“I think one problem has been what constitutes connections to
existing mains, ” Jones said. “OWASA would like to limit it to the
See OWASA, Page 2
No. 1 UNC
from a loss
and Franklin streets, as opposed to its former site
where CaffeTrio now stands. Also, the new version
will be larger, with about 60 seats, compared with the
12 in the old restaurant.
“I hope the atmosphere will be the same,” said
Paul Wiester, who worked at Hector’s for 10 years
and will return as its manager. “It was a lot of fun.”
The return of Hector’s has been a long-awaited
and somewhat controversial affair. Former Hector’s
owner Bob Spear battled with the Paliourases be
cause he felt it was taking them too long to rebuild the
restaurant after the fire. Following a lawsuit and a
court-ordered resolution, the Paliourases gained con
trol of the restaurant.
Jim Paliouras is glad to have all that behind him
and looks forward to opening. The renovations are
expected to cost $1 million. Many of them have yet
to be completed, as air conditioning and heating have
not been installed. As the sign in the front window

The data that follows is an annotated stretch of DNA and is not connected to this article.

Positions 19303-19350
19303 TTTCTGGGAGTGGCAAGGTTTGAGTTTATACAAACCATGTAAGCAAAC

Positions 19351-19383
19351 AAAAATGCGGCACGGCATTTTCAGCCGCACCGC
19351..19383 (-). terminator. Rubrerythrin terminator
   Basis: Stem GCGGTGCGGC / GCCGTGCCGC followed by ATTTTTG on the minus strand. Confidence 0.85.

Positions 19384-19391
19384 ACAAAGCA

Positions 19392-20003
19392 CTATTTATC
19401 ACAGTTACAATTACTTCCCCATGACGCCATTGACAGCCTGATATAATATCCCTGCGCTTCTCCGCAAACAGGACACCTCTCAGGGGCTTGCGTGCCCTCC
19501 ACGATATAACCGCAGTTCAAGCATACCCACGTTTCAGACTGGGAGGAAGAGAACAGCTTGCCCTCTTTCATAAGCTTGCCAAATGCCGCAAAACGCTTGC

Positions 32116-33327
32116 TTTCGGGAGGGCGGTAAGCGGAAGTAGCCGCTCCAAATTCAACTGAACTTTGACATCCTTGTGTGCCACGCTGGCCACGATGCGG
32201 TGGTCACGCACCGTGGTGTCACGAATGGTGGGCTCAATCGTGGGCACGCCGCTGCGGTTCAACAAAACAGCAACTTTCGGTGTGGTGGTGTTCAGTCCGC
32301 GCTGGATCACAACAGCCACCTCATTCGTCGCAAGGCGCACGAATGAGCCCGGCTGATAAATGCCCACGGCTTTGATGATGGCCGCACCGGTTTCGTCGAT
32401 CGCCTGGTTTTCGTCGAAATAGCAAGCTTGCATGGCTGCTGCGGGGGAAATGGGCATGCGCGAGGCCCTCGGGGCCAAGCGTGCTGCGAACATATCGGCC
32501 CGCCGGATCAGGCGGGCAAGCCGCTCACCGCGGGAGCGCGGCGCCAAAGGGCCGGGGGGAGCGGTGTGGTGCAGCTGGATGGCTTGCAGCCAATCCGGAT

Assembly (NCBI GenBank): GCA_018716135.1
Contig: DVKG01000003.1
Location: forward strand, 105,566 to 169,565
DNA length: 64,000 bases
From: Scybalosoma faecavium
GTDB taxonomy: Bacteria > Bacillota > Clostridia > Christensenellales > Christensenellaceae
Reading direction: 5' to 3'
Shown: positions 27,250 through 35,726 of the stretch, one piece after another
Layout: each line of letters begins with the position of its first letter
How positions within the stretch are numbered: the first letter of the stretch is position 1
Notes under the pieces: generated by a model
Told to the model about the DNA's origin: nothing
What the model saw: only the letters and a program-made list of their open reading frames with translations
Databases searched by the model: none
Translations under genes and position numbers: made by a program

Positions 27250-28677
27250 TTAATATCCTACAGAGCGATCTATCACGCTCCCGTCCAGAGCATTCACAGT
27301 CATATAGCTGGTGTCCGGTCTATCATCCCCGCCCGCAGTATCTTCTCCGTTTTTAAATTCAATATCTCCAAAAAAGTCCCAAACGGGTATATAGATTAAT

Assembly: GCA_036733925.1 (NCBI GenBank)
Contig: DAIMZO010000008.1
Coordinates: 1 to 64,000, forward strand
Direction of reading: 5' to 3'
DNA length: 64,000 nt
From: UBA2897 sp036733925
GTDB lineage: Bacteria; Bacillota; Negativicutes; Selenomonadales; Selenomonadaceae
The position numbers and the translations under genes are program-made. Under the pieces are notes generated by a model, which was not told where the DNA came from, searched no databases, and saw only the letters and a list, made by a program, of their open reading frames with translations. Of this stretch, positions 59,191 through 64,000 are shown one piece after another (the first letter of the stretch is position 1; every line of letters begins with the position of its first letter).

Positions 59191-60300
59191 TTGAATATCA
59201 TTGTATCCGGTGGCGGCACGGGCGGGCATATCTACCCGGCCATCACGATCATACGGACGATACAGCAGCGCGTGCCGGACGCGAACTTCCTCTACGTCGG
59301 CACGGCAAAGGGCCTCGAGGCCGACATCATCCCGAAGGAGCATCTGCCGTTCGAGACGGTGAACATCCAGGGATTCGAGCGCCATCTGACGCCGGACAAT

See HECTOR’S, Page 4
C 1994 DTH Publishing Coip. All rights reserved.
HARRIS says the
committee is spending
less than other schools
Today marks the first day of regular
publication for The Daily Tar Heel.
The DTH is again looking for
reporters, graphic artists, designers,
copy editors and photographers. Editors
are looking for enthusiastic, motivated
and dedicated students; no other
experience is necessary, except for the
graphics, design and photography desks.
Applications are available in the DTH
office, which is located in the back of
the Student Union in Suite 104. All
applications are due by 5 p.m. Jan. 17.
Please read the directions carefully
and submit all additional information
requested. If you have any questions
about the paper or about a particular
desk, all desk editors can be contacted